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Model-Based Closed-Loop Glucose Control in Critical Illness

Knab, Timothy D (2017) Model-Based Closed-Loop Glucose Control in Critical Illness. Doctoral Dissertation, University of Pittsburgh. (Unpublished)

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Stress hyperglycemia is a common complication in critically ill patients and is associated with increased mortality and morbidity. Tight glucose control (TGC) has shown promise in reducing mean glucose levels in critically ill patients and may mitigate the harmful repercussions of stress hyperglycemia. Despite the promise of TGC, care must be taken to avoid hypoglycemia, which has been implicated in the failure of some previous clinical attempts at TGC using intensive insulin therapies. In fact, a single hypoglycemic event has been shown to result in worsened patient outcomes.

The nature of tight glucose regulation lends itself to automatic monitoring and control, thereby reducing the burden on clinical staff. A blood glucose target range of 110-130 mg/dL has been identified in the High-Density Intensive Care (HIDENIC) database at the University of Pittsburgh Medical Center (UPMC). A control framework comprised of a zone model predictive controller (zMPC) with moving horizon estimation (MHE) is proposed to maintain euglycemia in critically ill patients. Using continuous glucose monitoring (CGM) the proposed control scheme calculates optimized insulin and glucose infusion to maintain blood glucose concentrations within the target zone.

Results from an observational study employing continuous glucose monitors at UPMC are used to reconstruct blood glucose from noisy CGM data, identify a model of CGM error in critically ill patients, and develop an in silico virtual patient cohort. The virtual patient cohort recapitulates expected physiologic trends with respect to insulin sensitivity and glycemic variability. Furthermore, a mechanism is introduced utilizing proportional-integral-derivative (PID) to modulate basal pancreatic insulin secretion rates in virtual patients. The result is virtual patients who behave realistically in simulated oral glucose tolerance tests and insulin tolerance tests and match clinically observed responses.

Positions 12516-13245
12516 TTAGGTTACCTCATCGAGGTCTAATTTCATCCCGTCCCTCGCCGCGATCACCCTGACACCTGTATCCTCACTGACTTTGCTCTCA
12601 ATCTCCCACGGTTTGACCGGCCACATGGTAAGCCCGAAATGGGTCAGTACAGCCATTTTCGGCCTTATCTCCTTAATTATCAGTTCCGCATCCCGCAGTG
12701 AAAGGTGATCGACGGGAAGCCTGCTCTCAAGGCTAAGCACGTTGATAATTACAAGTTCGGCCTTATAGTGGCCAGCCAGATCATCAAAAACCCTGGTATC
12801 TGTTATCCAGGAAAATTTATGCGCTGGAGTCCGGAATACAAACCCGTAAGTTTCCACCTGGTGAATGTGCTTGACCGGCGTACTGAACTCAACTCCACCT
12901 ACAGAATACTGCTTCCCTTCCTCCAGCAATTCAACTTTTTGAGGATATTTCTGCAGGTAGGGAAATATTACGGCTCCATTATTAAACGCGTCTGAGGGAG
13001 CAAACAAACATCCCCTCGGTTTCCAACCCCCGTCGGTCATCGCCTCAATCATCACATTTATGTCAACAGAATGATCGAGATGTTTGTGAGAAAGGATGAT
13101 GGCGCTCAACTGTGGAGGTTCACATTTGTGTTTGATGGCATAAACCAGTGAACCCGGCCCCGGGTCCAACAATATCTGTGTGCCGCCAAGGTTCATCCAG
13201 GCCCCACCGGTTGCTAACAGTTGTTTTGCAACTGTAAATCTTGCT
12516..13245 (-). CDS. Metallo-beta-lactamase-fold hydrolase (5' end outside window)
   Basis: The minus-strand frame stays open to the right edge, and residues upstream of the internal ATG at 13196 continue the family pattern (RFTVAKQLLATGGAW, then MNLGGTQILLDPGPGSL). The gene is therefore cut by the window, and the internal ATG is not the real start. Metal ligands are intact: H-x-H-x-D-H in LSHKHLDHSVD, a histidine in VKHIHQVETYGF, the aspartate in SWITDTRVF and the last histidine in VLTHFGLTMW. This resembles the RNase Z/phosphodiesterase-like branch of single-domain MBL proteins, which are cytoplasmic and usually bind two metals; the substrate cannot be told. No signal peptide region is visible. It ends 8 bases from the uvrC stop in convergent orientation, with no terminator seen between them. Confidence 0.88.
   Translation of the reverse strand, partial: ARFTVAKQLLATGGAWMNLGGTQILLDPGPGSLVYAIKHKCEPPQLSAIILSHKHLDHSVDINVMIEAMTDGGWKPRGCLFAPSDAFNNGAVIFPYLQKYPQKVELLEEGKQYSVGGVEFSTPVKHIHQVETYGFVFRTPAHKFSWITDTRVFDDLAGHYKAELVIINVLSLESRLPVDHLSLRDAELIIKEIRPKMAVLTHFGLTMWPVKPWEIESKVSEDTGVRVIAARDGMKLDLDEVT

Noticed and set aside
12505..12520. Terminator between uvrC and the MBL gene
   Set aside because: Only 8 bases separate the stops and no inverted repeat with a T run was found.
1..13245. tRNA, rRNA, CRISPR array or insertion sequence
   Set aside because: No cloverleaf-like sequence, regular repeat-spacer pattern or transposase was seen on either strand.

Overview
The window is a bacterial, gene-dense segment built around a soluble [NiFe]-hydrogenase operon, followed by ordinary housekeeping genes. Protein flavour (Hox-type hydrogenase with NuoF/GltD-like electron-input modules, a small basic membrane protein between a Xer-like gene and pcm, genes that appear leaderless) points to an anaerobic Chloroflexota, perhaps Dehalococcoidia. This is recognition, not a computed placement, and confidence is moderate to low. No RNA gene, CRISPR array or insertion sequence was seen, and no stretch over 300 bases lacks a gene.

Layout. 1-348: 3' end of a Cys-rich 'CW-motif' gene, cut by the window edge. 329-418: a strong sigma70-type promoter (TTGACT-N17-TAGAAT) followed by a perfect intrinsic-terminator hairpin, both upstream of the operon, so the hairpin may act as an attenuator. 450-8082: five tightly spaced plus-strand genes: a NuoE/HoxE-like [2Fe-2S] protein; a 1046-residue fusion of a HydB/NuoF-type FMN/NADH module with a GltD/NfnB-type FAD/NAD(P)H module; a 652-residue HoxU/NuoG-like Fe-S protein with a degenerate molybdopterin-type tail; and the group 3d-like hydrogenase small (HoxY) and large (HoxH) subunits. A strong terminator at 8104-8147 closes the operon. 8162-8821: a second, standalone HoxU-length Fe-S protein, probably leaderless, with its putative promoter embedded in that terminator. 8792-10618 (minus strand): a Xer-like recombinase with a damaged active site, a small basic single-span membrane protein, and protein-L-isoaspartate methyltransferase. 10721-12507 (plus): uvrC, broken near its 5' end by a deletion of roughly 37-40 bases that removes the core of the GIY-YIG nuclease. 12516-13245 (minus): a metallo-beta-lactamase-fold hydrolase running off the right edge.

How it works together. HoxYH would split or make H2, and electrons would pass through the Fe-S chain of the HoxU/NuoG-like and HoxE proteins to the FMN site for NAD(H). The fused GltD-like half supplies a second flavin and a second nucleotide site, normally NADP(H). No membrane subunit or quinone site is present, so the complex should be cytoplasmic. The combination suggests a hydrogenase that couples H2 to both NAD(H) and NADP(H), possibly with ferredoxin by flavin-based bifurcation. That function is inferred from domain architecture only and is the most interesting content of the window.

Finally, in silico trials are used to simulate clinical conditions and test the developed control system under realistic conditions. Under normal conditions the control system is able to tightly control glucose concentrations within the target zone while avoiding hypoglycemia. To safely counteract the effect of faulty CGMs a system to detect sensor error and request CGM recalibration is introduced. Simulated in silico tests of this system results in accurate detection of excessive error leading to higher quality control and hypoglycemia reduction.


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Item Type: University of Pittsburgh ETD
Status: Unpublished
CreatorsEmailPitt UsernameORCID
Knab, Timothy Dtdk17@pitt.edutdk17
ETD Committee:
TitleMemberEmail AddressPitt UsernameORCID
Committee ChairParker, Robert
Committee CoChairClermont,
Committee MemberMcCarthy, Joseph
Committee MemberCole,
Date: 26 September 2017
Date Type: Publication
Defense Date: 13 February 2017
Approval Date: 26 September 2017
Submission Date: 24 July 2017
Access Restriction: No restriction; Release the ETD for access worldwide immediately.
Number of Pages: 275
Institution: University of Pittsburgh
Schools and Programs: Swanson School of Engineering > Chemical Engineering
Degree: PhD - Doctor of Philosophy
Thesis Type: Doctoral Dissertation
Refereed: Yes
Uncontrolled Keywords: Glucose Control, Model Predictive Control, Critical Care, Mathematical Modeling
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